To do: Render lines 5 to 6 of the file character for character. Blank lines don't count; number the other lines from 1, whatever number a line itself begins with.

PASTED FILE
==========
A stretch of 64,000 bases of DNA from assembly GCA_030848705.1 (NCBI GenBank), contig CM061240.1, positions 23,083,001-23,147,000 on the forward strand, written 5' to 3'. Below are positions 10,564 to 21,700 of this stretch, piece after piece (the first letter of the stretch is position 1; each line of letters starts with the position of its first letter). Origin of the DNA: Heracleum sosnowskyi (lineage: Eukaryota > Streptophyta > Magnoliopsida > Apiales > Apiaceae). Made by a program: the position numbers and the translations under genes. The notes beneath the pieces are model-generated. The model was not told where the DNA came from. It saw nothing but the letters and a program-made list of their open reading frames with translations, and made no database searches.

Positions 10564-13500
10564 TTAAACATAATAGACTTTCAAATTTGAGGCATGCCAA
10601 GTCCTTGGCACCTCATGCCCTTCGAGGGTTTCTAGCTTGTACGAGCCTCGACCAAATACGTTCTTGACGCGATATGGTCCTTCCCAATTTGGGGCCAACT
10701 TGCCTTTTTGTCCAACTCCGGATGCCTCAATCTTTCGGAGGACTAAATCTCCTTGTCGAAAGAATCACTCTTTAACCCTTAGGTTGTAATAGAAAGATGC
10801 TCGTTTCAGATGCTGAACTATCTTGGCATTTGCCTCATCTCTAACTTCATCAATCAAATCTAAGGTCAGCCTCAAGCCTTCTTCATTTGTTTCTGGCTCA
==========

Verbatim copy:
10701 TGCCTTTTTGTCCAACTCCGGATGCCTCAATCTTTCGGAGGACTAAATCTCCTTGTCGAAAGAATCACTCTTTAACCCTTAGGTTGTAATAGAAAGATGC
10801 TCGTTTCAGATGCTGAACTATCTTGGCATTTGCCTCATCTCTAACTTCATCAATCAAATCTAAGGTCAGCCTCAAGCCTTCTTCATTTGTTTCTGGCTCA